Interview: Dr. Megan Conway, Executive in Residence at Capacity Canada

Par Clarine Mukendi , Western Hub Coordinator
16 July 2021

Megan Conway

Dr. Megan Conway serves as an Executive in Residence at Capacity Canada and a Postdoctoral Fellow at Carleton University. She has worked for nearly twenty years in various leadership roles in the nonprofit sector and within post-secondary institutions. Dr. Conway has served on a number of boards, including the Sierra Club of Canada, Ottawa Riverkeeper and Social Venture Partners Waterloo Region. 


Interview led by Clarine Mukendi 

Clarine Mukendi (CM)When did you first become interested in doing research on community foundations? 

Dr. Megan Conway (MC): That’s a good question. When I think back on some of the research that has been done, my Australian colleague, Alexandra Williamson, has done a lot of work around philanthropic research, while my research has been related to community economic development. She and I had several conversations around the notion of place and place-based change in our communities, and our countries of origin. We then started talking about some of the challenges that COVID-19 presented and wondered whether the role of community foundations, being very rooted in place, would be a good mode of analysis relative to thinking about change in places. We considered the role of community foundations in mitigating or mediating change and how it might be a good way of conducting comparative analysis between both of our countries.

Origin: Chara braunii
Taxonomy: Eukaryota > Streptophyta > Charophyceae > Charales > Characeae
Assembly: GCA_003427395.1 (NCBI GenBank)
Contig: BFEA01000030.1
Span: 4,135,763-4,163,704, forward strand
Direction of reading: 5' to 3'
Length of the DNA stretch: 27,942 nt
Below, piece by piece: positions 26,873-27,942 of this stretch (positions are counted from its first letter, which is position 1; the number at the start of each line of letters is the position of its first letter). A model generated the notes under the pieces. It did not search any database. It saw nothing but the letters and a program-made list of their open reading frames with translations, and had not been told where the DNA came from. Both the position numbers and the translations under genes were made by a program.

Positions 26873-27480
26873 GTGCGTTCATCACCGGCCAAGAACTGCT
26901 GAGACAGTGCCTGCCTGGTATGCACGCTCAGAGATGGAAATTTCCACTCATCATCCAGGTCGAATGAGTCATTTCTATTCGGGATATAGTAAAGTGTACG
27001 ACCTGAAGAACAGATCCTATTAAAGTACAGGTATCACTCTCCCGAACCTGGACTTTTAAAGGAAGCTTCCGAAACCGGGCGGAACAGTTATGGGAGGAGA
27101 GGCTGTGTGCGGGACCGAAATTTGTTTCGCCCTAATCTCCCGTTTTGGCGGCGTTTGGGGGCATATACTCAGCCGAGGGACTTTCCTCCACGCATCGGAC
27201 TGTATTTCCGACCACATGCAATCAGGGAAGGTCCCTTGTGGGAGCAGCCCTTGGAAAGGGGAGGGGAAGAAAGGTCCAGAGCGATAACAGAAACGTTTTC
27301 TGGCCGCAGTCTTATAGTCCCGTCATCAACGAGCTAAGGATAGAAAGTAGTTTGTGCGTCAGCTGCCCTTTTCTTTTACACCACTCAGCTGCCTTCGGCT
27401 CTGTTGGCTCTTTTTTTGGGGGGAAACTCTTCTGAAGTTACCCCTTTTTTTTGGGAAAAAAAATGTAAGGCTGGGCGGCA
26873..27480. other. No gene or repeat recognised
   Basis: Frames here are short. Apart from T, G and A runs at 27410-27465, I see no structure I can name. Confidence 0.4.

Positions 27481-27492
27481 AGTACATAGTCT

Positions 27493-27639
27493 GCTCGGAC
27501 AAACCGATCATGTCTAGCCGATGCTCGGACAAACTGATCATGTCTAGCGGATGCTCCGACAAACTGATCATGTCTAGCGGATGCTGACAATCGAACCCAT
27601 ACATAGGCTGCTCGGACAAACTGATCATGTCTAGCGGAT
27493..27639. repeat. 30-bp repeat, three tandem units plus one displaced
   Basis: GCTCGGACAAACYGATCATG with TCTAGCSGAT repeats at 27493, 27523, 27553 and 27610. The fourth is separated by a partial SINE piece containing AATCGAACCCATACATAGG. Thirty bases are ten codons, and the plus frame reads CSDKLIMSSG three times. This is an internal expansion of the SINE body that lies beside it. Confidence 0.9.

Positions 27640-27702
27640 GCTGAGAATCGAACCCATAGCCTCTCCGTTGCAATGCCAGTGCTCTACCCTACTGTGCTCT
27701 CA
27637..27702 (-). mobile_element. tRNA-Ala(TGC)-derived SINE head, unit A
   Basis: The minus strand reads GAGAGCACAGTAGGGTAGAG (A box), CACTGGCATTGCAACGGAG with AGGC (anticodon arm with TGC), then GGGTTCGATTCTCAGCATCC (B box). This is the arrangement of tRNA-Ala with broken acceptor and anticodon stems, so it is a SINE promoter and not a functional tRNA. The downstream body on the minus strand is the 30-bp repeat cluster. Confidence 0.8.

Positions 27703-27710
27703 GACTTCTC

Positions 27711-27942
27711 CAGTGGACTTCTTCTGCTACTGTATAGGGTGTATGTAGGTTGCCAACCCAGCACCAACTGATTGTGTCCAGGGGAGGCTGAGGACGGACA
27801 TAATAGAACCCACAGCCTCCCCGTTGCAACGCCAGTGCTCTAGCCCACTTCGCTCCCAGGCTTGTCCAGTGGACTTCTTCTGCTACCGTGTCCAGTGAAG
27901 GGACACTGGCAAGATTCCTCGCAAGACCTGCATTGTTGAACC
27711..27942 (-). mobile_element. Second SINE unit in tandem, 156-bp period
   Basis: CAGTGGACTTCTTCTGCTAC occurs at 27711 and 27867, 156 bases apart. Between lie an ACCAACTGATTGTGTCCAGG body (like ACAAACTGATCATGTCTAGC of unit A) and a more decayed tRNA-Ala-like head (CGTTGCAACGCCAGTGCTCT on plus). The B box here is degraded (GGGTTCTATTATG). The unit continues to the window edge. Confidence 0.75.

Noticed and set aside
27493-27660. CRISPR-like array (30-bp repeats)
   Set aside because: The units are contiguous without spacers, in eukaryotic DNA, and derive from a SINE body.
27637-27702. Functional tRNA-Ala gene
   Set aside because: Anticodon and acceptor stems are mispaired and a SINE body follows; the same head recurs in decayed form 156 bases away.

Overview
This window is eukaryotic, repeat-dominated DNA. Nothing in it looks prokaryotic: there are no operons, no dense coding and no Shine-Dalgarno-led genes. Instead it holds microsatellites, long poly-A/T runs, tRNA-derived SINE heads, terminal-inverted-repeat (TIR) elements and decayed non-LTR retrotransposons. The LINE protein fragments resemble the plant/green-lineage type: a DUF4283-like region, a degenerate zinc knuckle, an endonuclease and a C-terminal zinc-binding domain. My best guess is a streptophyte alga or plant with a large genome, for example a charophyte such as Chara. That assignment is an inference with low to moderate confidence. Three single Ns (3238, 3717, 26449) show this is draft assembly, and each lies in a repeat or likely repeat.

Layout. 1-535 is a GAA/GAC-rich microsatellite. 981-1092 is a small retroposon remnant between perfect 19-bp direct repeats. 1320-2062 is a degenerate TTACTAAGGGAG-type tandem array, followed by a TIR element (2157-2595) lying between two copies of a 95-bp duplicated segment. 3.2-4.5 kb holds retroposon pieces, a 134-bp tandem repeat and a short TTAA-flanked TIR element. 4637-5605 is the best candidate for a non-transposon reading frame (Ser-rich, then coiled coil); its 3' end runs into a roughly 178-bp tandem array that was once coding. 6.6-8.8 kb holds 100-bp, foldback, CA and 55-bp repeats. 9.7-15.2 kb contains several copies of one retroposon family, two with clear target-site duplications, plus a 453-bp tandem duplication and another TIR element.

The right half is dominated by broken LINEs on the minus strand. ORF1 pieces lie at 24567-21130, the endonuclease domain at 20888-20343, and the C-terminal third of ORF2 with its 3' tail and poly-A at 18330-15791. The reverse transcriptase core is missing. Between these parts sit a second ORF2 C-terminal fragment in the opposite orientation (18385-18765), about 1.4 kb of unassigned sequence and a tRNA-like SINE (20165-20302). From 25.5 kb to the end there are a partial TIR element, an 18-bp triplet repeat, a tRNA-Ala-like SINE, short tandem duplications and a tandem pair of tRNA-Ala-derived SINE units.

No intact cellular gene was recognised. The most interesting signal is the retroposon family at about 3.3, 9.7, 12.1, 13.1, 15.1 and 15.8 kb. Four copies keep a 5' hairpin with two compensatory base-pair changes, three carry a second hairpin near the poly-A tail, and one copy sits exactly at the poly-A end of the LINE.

The questions we started to look at emerged around last summer, when the first wave of  COVID-19 was somewhat coming to an end. We were all much more hopeful about the fall, and all thought we were going to return to normal. Little did we know; the whole year would continue as it did. I believe it was around this time when the question started to percolate. 


CM: Was there any particular reason why you chose to do work in this area (other than of course you would be filling a gap in the scholarly literature)? 

MC:  I would say on community foundations specifically because my colleague and I were interested in the dynamic nature of what was happening in communities and in specific places. We were both keen to think about those questions comparatively; when you think about comparative analysis, it’s hard sometimes to find a consistent unit of analysis. For us, community foundations were a standard unit of research that we could utilize to support a deeper exploration of questions of what was happening within communities relative to change at the community level, given the impacts of COVID-19 accelerating change around climate impacts and health impacts from climate change therefore, we wanted to think about what was consistent. I believe the notion that community foundations were trying to manage change in both countries was a point in common. 


CM: What was it about Community Foundations that intrigued you the most? 

MC:  Community foundations play a specific role around community leadership and grantmaking, and they’re able to mobilize wealth and assets for the betterment of the community. I believe the notion of examining the functions of what community foundations intend to do amidst the backdrop of change is appealing because it presents an opportunity to examine and explore the idealized model of what a community foundation may be able to do, what its limits are and what reality looks like. I believe those questions were prominent for us in our thinking around the idealized model of community philanthropy and how might we think about that in different ways. Then, we wanted to unpack that a bit further by thinking about how change is being identified and perceived both at the local level within community foundations and nationally. Those were some of the interest points for us.